Safety of and Immune Response of a 2-dose Regimen of rDEN1delta30 Dengue Virus Vaccine

This study has been completed.
Sponsor:
Collaborator:
Johns Hopkins Bloomberg School of Public Health
Information provided by:
National Institute of Allergy and Infectious Diseases (NIAID)
ClinicalTrials.gov Identifier:
NCT00473135
First received: May 11, 2007
Last updated: January 11, 2010
Last verified: January 2008
  Purpose

Dengue fever, caused by dengue viruses, is a major health problem in tropical and subtropical regions of the world. The purpose of this study is to evaluate the safety of and immune response to a 2-dose regimen of a new monovalent dengue virus vaccine. This study will test the dengue virus vaccine DEN1delta30 in healthy adults.


Condition Intervention Phase
Dengue
Biological: rDEN1delta30
Biological: Placebo
Phase 1

Study Type: Interventional
Study Design: Allocation: Randomized
Endpoint Classification: Safety Study
Intervention Model: Parallel Assignment
Masking: Double Blind (Subject, Caregiver, Investigator)
Primary Purpose: Prevention
Official Title: Safety and Immunogenicity of a 2-Dose Regimen of rDEN1delta30 Dengue Serotype 1 Vaccine With Boosting at 4 Versus 6 Months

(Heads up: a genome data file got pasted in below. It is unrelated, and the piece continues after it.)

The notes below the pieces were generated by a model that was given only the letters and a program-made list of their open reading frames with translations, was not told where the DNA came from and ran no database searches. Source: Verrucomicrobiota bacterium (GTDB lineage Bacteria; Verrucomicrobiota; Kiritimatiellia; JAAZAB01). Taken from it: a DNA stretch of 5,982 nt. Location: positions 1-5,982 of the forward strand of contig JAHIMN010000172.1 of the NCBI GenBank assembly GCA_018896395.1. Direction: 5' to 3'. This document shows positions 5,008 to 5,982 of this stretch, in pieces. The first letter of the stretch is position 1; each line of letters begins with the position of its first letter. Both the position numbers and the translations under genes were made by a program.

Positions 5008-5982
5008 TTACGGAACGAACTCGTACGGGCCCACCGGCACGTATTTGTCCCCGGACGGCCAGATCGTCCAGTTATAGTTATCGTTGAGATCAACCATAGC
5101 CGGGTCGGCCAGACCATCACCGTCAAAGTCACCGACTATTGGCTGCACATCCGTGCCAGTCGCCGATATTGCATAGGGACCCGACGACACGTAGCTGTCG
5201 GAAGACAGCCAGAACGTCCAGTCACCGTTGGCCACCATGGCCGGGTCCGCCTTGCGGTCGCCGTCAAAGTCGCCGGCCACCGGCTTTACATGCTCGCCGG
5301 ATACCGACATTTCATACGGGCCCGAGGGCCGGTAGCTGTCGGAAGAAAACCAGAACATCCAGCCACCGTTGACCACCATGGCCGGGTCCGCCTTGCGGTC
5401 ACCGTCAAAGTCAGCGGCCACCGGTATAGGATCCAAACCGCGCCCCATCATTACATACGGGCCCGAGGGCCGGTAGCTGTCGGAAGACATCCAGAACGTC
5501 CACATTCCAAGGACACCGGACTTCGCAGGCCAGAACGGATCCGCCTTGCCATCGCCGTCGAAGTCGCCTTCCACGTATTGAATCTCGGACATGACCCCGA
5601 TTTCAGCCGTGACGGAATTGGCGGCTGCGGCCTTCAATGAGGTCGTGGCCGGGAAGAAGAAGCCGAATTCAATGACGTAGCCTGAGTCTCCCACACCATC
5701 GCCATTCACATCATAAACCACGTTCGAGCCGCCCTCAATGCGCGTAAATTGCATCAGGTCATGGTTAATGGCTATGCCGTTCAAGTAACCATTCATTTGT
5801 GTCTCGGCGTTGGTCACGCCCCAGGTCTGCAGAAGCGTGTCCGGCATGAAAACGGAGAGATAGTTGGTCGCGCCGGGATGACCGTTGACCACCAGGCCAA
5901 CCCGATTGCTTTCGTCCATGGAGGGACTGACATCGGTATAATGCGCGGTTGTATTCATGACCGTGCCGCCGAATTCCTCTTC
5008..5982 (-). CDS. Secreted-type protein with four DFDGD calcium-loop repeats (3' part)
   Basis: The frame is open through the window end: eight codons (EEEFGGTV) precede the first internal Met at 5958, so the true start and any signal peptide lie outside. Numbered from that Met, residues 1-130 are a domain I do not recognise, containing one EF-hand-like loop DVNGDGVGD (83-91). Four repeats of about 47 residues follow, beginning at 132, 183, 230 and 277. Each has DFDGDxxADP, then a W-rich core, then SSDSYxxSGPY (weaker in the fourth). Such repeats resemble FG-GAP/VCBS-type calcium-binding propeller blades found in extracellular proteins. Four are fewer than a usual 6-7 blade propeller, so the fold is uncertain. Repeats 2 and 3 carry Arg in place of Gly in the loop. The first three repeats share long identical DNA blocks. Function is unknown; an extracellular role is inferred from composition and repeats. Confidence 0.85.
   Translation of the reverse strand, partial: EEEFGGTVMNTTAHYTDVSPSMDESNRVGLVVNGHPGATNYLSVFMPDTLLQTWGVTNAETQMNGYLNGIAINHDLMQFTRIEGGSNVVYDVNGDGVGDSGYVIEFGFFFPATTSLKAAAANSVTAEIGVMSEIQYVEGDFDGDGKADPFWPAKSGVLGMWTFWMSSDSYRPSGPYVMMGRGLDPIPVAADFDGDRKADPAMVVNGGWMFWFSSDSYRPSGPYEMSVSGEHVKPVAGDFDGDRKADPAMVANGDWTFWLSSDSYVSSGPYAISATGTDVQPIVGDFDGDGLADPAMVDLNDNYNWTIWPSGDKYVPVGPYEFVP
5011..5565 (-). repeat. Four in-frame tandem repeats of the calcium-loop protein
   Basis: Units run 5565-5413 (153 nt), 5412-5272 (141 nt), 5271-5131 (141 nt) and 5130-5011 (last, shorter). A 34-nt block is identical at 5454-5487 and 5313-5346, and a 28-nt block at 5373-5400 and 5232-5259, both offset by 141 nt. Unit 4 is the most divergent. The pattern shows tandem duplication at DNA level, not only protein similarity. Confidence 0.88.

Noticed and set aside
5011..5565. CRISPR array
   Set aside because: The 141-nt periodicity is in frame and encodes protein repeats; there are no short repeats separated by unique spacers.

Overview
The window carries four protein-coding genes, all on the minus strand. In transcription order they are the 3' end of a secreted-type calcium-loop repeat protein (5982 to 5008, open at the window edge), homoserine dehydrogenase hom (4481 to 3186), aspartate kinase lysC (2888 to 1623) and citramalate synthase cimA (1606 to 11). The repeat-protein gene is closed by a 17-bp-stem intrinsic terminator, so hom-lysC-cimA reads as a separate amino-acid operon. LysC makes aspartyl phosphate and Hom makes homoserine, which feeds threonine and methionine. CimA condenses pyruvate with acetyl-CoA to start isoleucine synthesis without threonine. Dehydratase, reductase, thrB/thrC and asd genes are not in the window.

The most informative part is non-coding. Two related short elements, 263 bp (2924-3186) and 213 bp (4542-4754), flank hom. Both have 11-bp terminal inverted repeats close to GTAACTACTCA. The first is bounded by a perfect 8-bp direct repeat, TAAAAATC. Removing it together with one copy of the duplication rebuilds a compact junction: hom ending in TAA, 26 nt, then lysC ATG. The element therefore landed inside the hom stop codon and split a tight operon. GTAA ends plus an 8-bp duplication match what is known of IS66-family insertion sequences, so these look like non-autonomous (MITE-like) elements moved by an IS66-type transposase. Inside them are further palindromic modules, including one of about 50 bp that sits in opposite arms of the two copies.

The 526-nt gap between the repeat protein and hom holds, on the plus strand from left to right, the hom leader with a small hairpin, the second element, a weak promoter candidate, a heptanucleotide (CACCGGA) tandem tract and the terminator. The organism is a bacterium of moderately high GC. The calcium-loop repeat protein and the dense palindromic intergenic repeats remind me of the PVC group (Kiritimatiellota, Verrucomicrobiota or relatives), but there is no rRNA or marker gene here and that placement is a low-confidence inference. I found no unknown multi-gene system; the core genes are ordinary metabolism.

Resource links provided by NLM:


Further study details as provided by National Institute of Allergy and Infectious Diseases (NIAID):

Primary Outcome Measures:
  • To determine the safety and immunogenicity of a two-dose regimen of the rDEN1delta30 vaccine given as two doses separated by four or six months [ Time Frame: Throughout study ] [ Designated as safety issue: Yes ]
  • To determine the optimum interval between first and second dose of rDEN1delta30 vaccine, as assessed by neutralizing antibody response to DEN1 induced by the vaccine [ Time Frame: At 4 and 6 weeks after first and second vaccination ] [ Designated as safety issue: No ]

Secondary Outcome Measures:
  • To assess the frequency, quantity, and duration of viremia following each vaccine dose, based on the mean peak viremia, mean day of onset, and mean duration of viremia [ Time Frame: Throughout study ] [ Designated as safety issue: No ]
  • To determine the number of vaccinees infected with rDEN1delta30 virus [ Time Frame: Throughout study ] [ Designated as safety issue: No ]
  • To compare the infectivity rates, safety, and immunogenicity between dose 1 and 2 within a cohort and between cohorts [ Time Frame: Throughout study ] [ Designated as safety issue: No ]
  • To evaluate the immunopathological mechanism of vaccine-associated rash in participants willing to undergo skin biopsy [ Time Frame: Throughout study ] [ Designated as safety issue: No ]
  • To evaluate the phenotype and activation of peripheral blood mononuclear cells (PBMCs) at primary infection and challenge with DEN1 [ Time Frame: Throughout study ] [ Designated as safety issue: No ]

Estimated Enrollment: 60
Study Start Date: May 2007
Primary Completion Date: January 2010 (Final data collection date for primary outcome measure)
Arms Assigned Interventions